Arjanna van der Plas: Hi, my name is Arjanna. My talk is about the invisible wisdom that I found in the city. Imagine going through a day where nobody looks you in the eyes. You wake up, nobody wishes you good morning. You walk through the city and everybody ignores you, or even avoids you.
I’m speaking at a tech conference in New York City tomorrow. Yesterday, I had a tantalizingly odd conversation about a bio that someone assumed I had written. So I went to the conference website to look up my profile, and — Oh. My. God:
“He is one of the most successful authors of all times and his books can mesmerize. He is also an entrepreneur and after being so successful he still carries a decent behavior and very down to earth attitude. He is none other than the very talented Robert Reid.”
Self-confidence has a place in a bio. But certain lines should not even be approached. This one, for instance:
“He went to the very popular university called Harvard University for his MBA degree. He has been a superstar with his work. One of his books was named as Architects of the Web created stir in the market and it was outstanding. The book was solely focused on the Silicon Valley and was very well crafted and written by this genius.”
But only if you turn on your email notifications….
I edit a publication on Medium, which means I spend an inordinate amount of time reading Medium. Which is pretty cool. What’s even cooler is finding an amazing story that fits NewCo Shift’s editorial voice and POV, then reaching out through Medium’s elegant platform to ask the author if we can run it in our publication. The author gets to reach a growing audience, Shift gets great writing, the audience gets a great read — Win Win Win!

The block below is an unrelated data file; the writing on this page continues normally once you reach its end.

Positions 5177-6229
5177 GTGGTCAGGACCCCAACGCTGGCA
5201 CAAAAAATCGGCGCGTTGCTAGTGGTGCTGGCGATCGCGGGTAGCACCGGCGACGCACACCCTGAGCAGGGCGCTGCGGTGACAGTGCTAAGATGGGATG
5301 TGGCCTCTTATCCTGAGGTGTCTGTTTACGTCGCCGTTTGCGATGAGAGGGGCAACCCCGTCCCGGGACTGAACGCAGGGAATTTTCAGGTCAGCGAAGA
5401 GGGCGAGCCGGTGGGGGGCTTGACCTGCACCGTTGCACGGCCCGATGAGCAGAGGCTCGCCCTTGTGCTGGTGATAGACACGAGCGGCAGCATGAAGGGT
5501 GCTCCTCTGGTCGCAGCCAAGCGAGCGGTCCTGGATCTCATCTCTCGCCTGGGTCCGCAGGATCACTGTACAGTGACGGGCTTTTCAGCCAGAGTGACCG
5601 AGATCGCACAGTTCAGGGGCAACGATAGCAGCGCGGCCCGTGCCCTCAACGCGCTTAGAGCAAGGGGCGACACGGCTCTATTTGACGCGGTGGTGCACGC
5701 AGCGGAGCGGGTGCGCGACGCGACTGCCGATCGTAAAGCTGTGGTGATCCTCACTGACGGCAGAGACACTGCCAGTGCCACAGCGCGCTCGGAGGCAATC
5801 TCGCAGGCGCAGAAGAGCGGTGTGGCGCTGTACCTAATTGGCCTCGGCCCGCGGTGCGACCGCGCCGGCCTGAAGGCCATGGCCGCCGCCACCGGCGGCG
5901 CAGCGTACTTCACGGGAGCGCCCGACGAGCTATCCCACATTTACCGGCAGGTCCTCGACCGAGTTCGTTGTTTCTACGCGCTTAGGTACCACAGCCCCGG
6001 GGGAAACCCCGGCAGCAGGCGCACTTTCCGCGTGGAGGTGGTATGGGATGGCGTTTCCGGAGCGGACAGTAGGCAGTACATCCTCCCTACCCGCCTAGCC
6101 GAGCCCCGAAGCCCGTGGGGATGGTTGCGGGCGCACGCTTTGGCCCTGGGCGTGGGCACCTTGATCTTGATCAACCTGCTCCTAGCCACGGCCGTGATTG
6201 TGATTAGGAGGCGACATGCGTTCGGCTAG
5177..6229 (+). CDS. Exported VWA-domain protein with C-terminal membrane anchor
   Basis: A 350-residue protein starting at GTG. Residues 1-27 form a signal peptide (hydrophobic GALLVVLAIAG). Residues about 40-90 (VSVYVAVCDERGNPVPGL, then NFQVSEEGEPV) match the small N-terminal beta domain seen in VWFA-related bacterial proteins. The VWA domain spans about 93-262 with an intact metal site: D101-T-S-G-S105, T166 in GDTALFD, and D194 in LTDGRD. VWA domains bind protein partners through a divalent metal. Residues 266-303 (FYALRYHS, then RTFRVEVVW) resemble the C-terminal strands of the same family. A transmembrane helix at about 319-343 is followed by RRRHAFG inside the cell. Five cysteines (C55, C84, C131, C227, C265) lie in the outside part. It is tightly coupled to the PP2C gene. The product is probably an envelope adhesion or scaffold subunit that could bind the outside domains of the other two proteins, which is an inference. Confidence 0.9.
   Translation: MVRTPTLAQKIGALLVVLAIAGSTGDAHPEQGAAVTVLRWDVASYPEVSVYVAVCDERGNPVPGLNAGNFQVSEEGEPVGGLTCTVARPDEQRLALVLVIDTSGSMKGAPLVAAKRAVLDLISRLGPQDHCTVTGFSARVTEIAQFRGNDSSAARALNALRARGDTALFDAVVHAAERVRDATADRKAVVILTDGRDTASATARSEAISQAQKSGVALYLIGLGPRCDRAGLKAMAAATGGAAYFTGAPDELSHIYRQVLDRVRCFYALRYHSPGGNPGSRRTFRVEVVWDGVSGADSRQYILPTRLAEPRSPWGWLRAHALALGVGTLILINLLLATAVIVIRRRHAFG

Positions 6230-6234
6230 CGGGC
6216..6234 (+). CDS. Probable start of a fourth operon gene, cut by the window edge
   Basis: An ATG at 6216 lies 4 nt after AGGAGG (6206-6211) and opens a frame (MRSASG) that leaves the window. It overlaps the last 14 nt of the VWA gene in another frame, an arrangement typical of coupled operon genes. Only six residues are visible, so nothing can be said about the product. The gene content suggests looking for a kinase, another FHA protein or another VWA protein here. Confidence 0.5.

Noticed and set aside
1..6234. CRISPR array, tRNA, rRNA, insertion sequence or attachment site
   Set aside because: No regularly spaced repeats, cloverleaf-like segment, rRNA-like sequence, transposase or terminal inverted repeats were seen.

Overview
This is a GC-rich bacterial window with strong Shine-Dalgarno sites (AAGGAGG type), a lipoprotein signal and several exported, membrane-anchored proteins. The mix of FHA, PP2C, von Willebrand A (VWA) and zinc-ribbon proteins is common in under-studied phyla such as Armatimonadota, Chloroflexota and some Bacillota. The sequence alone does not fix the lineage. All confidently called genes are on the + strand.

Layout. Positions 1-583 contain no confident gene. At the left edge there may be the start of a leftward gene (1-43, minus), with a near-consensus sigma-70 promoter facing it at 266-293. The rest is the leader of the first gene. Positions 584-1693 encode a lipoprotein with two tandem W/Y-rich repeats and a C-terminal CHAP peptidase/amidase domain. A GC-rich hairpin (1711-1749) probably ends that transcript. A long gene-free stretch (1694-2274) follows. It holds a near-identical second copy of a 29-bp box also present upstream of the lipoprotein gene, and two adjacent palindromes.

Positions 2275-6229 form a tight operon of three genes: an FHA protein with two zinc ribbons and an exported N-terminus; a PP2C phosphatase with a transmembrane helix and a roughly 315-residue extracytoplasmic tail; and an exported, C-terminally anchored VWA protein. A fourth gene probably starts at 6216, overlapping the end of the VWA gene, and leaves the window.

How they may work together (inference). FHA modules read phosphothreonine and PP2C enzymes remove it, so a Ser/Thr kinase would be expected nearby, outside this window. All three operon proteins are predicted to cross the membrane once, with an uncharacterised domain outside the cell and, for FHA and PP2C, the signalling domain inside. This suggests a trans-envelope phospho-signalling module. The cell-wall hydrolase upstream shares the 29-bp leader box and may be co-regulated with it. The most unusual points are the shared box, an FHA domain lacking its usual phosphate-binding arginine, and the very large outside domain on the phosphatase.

But roughly 15–20% of the time I reach out to a new author, I get this:
And that’s why I should have done this column in Prezi
The process of writing is an unnatural act for most of us. Sitting alone, contemplating a blank white page, then conjuring lines of coded symbols in such a way as to paint a picture inside someone else’s head? When you really think about it, it feels a bit…over-engineered.
But writing is the best — or perhaps the most universal — thing we’ve got to move ideas from one mind to another, right? After all, isn’t that why Ev started Medium?
If you’re interested in how we’re going to shift from our current, unsustainable economic culture to a new, more thoughtful approach to business, well, we already like you. We’reNewCo Shift, and we’re making a new kind of publication. We’ve got an overview of it here. It’s a bit earnest, but honestly, we like to laugh as well. (For the juicy bits, read down to the middle).
At our core we’re product people — in that we think there’s value in thinking through the architecture of a publication, the intention of each thing we’re going to create together. We’re just getting started, and if you can imagine a really cool way to tell this story — using visualized data, or long-form features, or short-form video, or heck, even a lis-tickle now and then, well then we’d like to meet you. If you know what “front of the book” means, well, that’s a bonus. Because in a way, we’re looking for items in the front of the book — I sometimes call them “nuggets”. (And yes, for the feature well too, but we’re well on our way there).